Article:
I edited some stuf.

I was reminded last night of all the youthful energy me, and Chapman and Blaine and Lisa and Brae and Katie and Sarah and the reintroduced Carol – had when we did the bulk of our creative work.

Sorta like the Stones 68-72.

And yet that was the most turmoil in my life, as I went through a painful divorce, separation from kids, an interesting girlfriend and finally meeting Amy a few years later.

My line is graduate students should be able to bail their supervisor out of jail or drive me to the airport when (I) threatened with arrest.

Sorta like the Stones 68-72.

This is Chapman’s moment to shine, and although barfblog.com was named the number 1 food safety blog by someone pushing something today, it don’t matter much.

doug-ben-familyOften Chapman and I will send an e-mail to each other about some obscure reference in a post, with the comment, we only write for each other.

And the over 75,000 direct subscribers in over 70 countries.

Well done Chapman et al., couldn’t be prouder.

You too Blaine.

Assessment of risk communication about undercooked hamburgers by restaurant servers

Ellen M. Thomas, RTI International; Andrew Binder, Anne McLaughlin, Lee-Ann Jaykus, Dana Hanson, and Benjamin Chapman, North Carolina State University; and Doug Powell, powellfoodsafety.com

Journal of Food Protection

DOI: 10.4315/0362-028X.JFP-16-065

According to the U.S. Food and Drug Administration 2013 Model Food Code, it is the duty of a food establishment to disclose and remind consumers of risk when ordering undercooked food such as ground beef. The purpose of this study was to explore actual risk communication activities of food establishment servers. Secret shoppers visited restaurants (n=265) in seven geographic locations across the U.S., ordered medium rare burgers, and collected and coded risk information from chain and independent restaurant menus and from server responses. The majority of servers reported an unreliable method of doneness (77%) or other incorrect information (66%) related to burger doneness and safety. These results indicate major gaps in server knowledge and risk communication, and the current risk communication language in the Model Food Code does not sufficiently fill these gaps. Furthermore, should servers even be acting as risk communicators? There are numerous challenges associated with this practice including high turnover rates, limited education, and the high stress environment based on pleasing a customer. If it is determined that servers should be risk communicators, food establishment staff should be adequately equipped with consumer advisory messages that are accurate, audience-appropriate, and delivered in a professional manner so as to help their customers make more informed food safety decisions.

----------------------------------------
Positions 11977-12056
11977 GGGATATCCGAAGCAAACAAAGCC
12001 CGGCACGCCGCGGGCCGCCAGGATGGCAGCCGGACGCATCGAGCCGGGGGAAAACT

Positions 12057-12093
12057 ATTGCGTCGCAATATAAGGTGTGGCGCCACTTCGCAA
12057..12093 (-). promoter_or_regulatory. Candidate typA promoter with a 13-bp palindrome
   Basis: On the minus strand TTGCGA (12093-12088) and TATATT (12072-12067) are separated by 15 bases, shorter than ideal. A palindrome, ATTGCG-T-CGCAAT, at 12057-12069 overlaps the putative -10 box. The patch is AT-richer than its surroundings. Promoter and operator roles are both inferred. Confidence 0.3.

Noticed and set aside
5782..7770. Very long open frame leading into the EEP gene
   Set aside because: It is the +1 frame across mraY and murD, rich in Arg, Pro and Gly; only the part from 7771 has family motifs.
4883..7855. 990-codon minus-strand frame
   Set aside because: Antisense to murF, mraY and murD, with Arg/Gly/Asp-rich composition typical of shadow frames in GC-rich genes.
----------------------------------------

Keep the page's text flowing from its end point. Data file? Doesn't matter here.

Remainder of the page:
Norovirus: Over 100 sickened by raw oysters on Vancouver Island

CBC reports Island Health says Norovirus is likely to blame after more than 100 people who ate raw oysters in Tofino earlier this month fell ill.

osoyoos-oyster-festival-sampling-feature-600x403Roughly 120 people, many of whom had attended the Clayoquot Oyster Festival, suffered gastrointestinal symptoms last week.

But Island Health says people got sick at more than one location, and that people reported being ill over the course of several days.

They say it appears everyone who became ill consumed raw oysters from the same supplier, who is not being named. 

Why not? Going public failure.

“The predominant amount of evidence clearly shows that raw oysters at that particular point in time that were available were the cause of the illness,” said Paul Hasselback, a medical health officer for Island Health.

norovirusHasselback says they are now investigating how the affected oysters were harvested and transported.

There have been a number of shellfish-related illnesses in B.C. in the past two years, and officials have warned that the warming climate is linked to an increase in food poisoning from oysters.

Don’t Trust Your Waiter for Food Safety Advice